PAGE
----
True Grit
Opening Night at the Rodeo

Have horse, will sing: Clay Walker opens 2011 RodeoHouston with Texas pride

Have horse, will sing: Clay Walker opens 2011 RodeoHouston with Texas pride

News_Rodeo_Clay Walker_030111_concert
Clay Walker Photo by © Michelle Watson/CatchlightGroup.com
News_Rodeo_Clay Walker_030111_concert
Clay Walker Photo by © Michelle Watson/CatchlightGroup.com
News_Rodeo_Clay Walker_030111_concert
Clay Walker Photo by © Michelle Watson/CatchlightGroup.com
News_Rodeo_Clay Walker_030111_concert
Clay Walker Photo by © Michelle Watson/CatchlightGroup.com
News_Rodeo_Clay Walker_030111_concert
News_Rodeo_Clay Walker_030111_concert
News_Rodeo_Clay Walker_030111_concert
News_Rodeo_Clay Walker_030111_concert

He may not have the country cache of a George Strait or the rodeo pedigree of Brooks & Dunn, but there are few country artists who can better represent the local pride and lifetime devotion to RodeoHouston on opening night like Beaumont native Clay Walker did on Tuesday at Reliant Stadium.

Riding in on a light brown Paso Fino stallion — just like his heroes did when he was growing up and going to the rodeo — he delivered a generous two-hour set spanning his entire 18-year career.

Unlike a normal concert where Walker would most likely be pushing his latest album, She Won't Be Lonely Long, early in the set, for Houston he opted for a well-thought out 14-song setlist that moved back and forth from the past to present with equality. The crowd —  not capacity, but not bad for a Tuesday night — was polite for the new works, but showed true emotion for Walker's classic chart-toppers.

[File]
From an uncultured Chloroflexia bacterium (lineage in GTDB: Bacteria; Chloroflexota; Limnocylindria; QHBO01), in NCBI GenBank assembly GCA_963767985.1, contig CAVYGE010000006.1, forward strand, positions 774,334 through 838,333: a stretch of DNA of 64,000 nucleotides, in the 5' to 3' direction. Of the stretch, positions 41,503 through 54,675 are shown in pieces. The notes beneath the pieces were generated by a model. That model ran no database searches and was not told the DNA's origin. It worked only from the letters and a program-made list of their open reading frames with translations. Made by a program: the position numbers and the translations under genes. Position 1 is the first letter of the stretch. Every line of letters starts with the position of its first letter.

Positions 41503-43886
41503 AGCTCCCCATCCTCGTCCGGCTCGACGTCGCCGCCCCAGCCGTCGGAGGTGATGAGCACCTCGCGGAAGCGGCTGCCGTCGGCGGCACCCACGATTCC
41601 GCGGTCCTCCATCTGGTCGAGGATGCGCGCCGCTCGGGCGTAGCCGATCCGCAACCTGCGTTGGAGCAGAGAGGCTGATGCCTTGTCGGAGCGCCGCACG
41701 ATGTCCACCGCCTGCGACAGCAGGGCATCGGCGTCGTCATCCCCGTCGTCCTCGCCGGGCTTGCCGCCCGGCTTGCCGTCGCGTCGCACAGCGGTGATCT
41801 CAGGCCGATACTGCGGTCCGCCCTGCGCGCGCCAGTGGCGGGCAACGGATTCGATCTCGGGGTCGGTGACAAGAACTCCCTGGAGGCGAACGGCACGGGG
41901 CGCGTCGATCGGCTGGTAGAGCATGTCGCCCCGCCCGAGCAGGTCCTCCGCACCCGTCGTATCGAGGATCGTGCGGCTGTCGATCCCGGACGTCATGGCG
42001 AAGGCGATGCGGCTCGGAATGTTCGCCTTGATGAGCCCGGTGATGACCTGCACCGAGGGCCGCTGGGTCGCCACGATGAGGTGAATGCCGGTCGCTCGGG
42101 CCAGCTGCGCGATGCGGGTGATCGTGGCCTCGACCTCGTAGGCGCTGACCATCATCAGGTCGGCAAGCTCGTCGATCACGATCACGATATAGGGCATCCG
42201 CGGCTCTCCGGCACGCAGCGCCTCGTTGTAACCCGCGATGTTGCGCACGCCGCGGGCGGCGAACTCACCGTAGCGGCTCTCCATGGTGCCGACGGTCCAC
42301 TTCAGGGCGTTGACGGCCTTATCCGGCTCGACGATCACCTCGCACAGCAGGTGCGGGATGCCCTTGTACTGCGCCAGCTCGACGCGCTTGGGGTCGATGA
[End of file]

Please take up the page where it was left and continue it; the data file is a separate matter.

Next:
Beginning with the two-step country of his second No.1 single, "Live Until I Die," from his self-titled first album, Walker hit all the emotional high notes. The baritone march of  "All American" doesn't break new ground, but when you're paying homage to the American way of life it's hard not to get the crowd behind you.

Walker's evening on the portable, rotating RodeoHouston stage served as a sampler of all the different styles he has toyed with throughout his career. "Live Laugh, Love" and "Then What" pays homage to a coastal-country beach sound originated by Jimmy Buffet and turned into a career by Kenny Chesney. By contrast, the violin waltz of "Dreaming With My Eyes Wide Open," was pure old school country & western.

The finale started with his latest love-lost singles — "She Won't Be Lonely Long" and "Where Do I Go From You" — before culminating in Walker's first career No.1 country single, "What's It To You," a perfect traditional ending for an artist whose spent his career at RodeoHouston.

When it was over, Walker jumped back on his mount, shook a few hands and rode out of the stadium. His RodeoHouston ride is over, but for the rest of us it's just beginning.